This manual systematizes the studies of literary experts, psychologists and historians on the topic of how to talk with children and teenagers about war and peace through the medium of literature. Moreover, it offers educators, librarians and parents tools to facilitate war experiences and traumatic events through the literary works of modern writers who have been writing about the Russian-Ukrainian war since 2014. Tania Stus, a writer and organizer of Barabooka, together with children’s psychologist Svitlana Roiz (2023, p. 4) emphasizes the value of “reading and contact with the book in accompanying children and teenagers in the dangerous experiences of war and in rethinking these experiences” as it produces an active response from within and can serve as a way of dealing with trauma. All traumatic experiences are individual and unique in their essence, and therefore should be approached with care and respect. However, Roiz introduces the sense of control manifested in the physicality of books which can serve as a counterpoint to trauma as “the war undermines the child's sense of trust in the world and in adults, the sense of stability and normality of the world. Reading and having conversations with children bring back these feelings” (Stus, 2023, p. 14).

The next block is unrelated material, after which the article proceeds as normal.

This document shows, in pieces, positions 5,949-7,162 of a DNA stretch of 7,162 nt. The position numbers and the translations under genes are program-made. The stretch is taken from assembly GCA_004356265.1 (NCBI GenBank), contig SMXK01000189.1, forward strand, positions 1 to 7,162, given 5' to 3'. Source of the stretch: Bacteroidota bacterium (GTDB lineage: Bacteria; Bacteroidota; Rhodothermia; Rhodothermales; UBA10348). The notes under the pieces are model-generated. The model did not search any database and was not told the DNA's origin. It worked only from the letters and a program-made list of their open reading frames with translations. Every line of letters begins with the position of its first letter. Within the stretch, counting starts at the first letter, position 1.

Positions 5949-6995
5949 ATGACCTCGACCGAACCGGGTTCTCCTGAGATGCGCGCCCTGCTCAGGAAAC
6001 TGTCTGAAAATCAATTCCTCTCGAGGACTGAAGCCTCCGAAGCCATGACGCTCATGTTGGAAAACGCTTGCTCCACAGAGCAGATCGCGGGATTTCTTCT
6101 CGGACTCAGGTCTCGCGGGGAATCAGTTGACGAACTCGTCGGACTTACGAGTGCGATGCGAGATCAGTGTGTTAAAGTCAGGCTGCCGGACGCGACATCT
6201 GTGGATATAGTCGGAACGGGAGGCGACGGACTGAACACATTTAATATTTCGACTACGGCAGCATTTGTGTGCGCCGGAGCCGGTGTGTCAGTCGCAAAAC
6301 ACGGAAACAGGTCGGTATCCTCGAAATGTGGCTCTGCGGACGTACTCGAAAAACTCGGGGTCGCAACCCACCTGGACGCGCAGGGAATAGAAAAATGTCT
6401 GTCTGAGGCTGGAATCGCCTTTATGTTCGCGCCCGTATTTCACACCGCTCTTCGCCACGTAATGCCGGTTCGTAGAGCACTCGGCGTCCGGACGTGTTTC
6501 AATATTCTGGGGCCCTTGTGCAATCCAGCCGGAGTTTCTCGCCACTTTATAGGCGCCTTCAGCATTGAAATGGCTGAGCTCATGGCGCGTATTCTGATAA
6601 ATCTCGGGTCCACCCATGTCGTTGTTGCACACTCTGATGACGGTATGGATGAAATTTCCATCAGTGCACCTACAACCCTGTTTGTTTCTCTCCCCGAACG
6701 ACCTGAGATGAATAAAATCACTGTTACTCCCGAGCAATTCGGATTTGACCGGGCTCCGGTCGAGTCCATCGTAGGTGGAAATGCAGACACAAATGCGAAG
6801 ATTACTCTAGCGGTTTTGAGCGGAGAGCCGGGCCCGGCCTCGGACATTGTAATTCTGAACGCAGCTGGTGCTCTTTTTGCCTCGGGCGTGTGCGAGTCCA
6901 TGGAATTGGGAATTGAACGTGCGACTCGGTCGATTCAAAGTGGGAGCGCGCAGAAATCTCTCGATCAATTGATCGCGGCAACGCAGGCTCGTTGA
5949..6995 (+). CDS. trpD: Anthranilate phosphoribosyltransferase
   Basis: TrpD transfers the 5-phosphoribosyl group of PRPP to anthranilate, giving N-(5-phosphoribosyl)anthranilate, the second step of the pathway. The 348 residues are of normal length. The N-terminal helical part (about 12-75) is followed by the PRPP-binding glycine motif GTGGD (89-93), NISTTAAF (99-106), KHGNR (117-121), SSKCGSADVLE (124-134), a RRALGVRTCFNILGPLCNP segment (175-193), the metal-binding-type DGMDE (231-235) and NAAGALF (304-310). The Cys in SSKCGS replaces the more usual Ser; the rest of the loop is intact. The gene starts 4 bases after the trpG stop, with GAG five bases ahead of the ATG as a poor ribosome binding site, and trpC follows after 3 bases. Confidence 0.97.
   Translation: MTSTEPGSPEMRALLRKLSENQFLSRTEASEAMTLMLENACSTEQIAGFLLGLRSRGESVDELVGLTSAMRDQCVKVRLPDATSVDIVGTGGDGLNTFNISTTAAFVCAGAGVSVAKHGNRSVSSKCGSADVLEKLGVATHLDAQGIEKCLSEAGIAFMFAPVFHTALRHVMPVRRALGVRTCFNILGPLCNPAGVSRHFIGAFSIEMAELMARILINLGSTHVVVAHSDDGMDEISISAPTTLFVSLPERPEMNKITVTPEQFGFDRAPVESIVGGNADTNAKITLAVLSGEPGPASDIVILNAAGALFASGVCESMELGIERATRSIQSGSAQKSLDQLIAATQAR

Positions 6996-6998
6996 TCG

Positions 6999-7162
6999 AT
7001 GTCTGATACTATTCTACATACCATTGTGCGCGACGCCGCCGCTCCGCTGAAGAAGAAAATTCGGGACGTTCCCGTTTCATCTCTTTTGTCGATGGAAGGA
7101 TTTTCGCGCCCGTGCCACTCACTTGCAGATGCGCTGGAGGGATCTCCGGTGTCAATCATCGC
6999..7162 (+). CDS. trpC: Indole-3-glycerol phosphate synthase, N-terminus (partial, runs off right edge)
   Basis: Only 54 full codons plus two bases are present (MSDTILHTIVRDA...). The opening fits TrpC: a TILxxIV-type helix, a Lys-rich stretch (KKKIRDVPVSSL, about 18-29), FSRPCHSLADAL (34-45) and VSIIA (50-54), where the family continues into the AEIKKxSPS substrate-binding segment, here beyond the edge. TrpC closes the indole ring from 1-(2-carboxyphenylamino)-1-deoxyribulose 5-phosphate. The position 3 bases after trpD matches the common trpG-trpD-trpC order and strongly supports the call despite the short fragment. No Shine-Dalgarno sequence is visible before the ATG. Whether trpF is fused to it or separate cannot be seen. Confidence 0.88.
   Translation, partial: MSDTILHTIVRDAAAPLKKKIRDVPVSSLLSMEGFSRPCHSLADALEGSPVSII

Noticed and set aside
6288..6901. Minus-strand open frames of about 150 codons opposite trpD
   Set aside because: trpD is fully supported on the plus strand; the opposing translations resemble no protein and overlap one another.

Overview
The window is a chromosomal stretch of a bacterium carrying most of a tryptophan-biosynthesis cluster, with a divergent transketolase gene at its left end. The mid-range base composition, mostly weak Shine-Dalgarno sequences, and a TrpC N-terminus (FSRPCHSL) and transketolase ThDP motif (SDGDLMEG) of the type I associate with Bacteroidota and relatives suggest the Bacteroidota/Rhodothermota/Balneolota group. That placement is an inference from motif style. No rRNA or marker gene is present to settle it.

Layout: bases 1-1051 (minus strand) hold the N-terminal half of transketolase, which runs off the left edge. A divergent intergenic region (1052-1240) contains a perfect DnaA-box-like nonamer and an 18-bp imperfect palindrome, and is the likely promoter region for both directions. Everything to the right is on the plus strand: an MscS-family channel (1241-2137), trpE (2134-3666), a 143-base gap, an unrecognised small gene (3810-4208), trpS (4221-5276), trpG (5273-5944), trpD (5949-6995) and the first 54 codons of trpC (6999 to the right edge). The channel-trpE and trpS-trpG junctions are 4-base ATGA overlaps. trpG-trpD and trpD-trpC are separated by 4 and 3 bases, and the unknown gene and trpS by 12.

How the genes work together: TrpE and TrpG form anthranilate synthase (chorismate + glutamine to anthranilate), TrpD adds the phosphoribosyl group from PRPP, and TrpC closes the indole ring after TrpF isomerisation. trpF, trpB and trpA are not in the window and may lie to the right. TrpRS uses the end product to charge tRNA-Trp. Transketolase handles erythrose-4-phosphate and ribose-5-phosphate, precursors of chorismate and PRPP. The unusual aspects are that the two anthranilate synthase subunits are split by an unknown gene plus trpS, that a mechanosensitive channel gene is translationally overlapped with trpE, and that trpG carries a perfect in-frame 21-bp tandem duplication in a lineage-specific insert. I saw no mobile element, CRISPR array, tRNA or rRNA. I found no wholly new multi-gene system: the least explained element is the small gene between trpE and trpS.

Apart from the physicality of the book and the physical presence of an adult that could have a soothing effect on children, Roiz mentions truth as a key tool for dealing with trauma, as “truth heals and it creates a whole picture” (Stus, 2023, p. 23) of the situation; though the way how the truth is approached and presented for children should be assessed on an individual level depending on what traumatic experience children have acquired after witnessing missile shelling, fleeing from the country, etc. The infamous Rudine Sims Bishop’s metaphor of mirrors, windows and doors (1990), especially the first part – mirrors – illustrates the potential of children’s literature on war as a productive vehicle for healing and having constructive discussions about the current state of the environment children live in. By treating war narratives as mirrors, children and caretakers can interact, reflect on, as well as agree and disagree with fictional characters and settings (McAdam et al., 2020). Fictional narratives with war elements have the ability to erase and create distance between the reader, the narrative and the real world where readers live; therefore, such literature works as a safe space for exploration and means for escapism from reality. Besides, such texts with metaphors and illustrations can serve as a shared ground between children and adults when they discuss the gruesome consequences of war; they help to omit misunderstandings and unreasonable fears; ultimately, they allow children to be more in control of the situation and form their own understanding.